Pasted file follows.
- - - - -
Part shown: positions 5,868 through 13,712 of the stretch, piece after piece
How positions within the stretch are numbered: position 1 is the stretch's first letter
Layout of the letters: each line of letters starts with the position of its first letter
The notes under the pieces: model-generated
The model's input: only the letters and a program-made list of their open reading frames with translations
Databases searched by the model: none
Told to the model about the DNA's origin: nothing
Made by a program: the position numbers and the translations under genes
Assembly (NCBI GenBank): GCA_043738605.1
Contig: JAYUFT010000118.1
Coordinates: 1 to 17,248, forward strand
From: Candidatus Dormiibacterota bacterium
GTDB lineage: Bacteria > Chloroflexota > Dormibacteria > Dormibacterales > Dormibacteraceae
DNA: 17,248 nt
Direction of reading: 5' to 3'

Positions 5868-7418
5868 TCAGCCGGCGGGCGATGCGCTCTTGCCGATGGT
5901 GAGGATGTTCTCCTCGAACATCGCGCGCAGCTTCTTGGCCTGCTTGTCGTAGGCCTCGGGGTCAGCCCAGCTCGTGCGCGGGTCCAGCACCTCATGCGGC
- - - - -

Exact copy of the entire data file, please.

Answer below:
Part shown: positions 5,868 through 13,712 of the stretch, piece after piece
How positions within the stretch are numbered: position 1 is the stretch's first letter
Layout of the letters: each line of letters starts with the position of its first letter
The notes under the pieces: model-generated
The model's input: only the letters and a program-made list of their open reading frames with translations
Databases searched by the model: none
Told to the model about the DNA's origin: nothing
Made by a program: the position numbers and the translations under genes
Assembly (NCBI GenBank): GCA_043738605.1
Contig: JAYUFT010000118.1
Coordinates: 1 to 17,248, forward strand
From: Candidatus Dormiibacterota bacterium
GTDB lineage: Bacteria > Chloroflexota > Dormibacteria > Dormibacterales > Dormibacteraceae
DNA: 17,248 nt
Direction of reading: 5' to 3'

Positions 5868-7418
5868 TCAGCCGGCGGGCGATGCGCTCTTGCCGATGGT
5901 GAGGATGTTCTCCTCGAACATCGCGCGCAGCTTCTTGGCCTGCTTGTCGTAGGCCTCGGGGTCAGCCCAGCTCGTGCGCGGGTCCAGCACCTCATGCGGC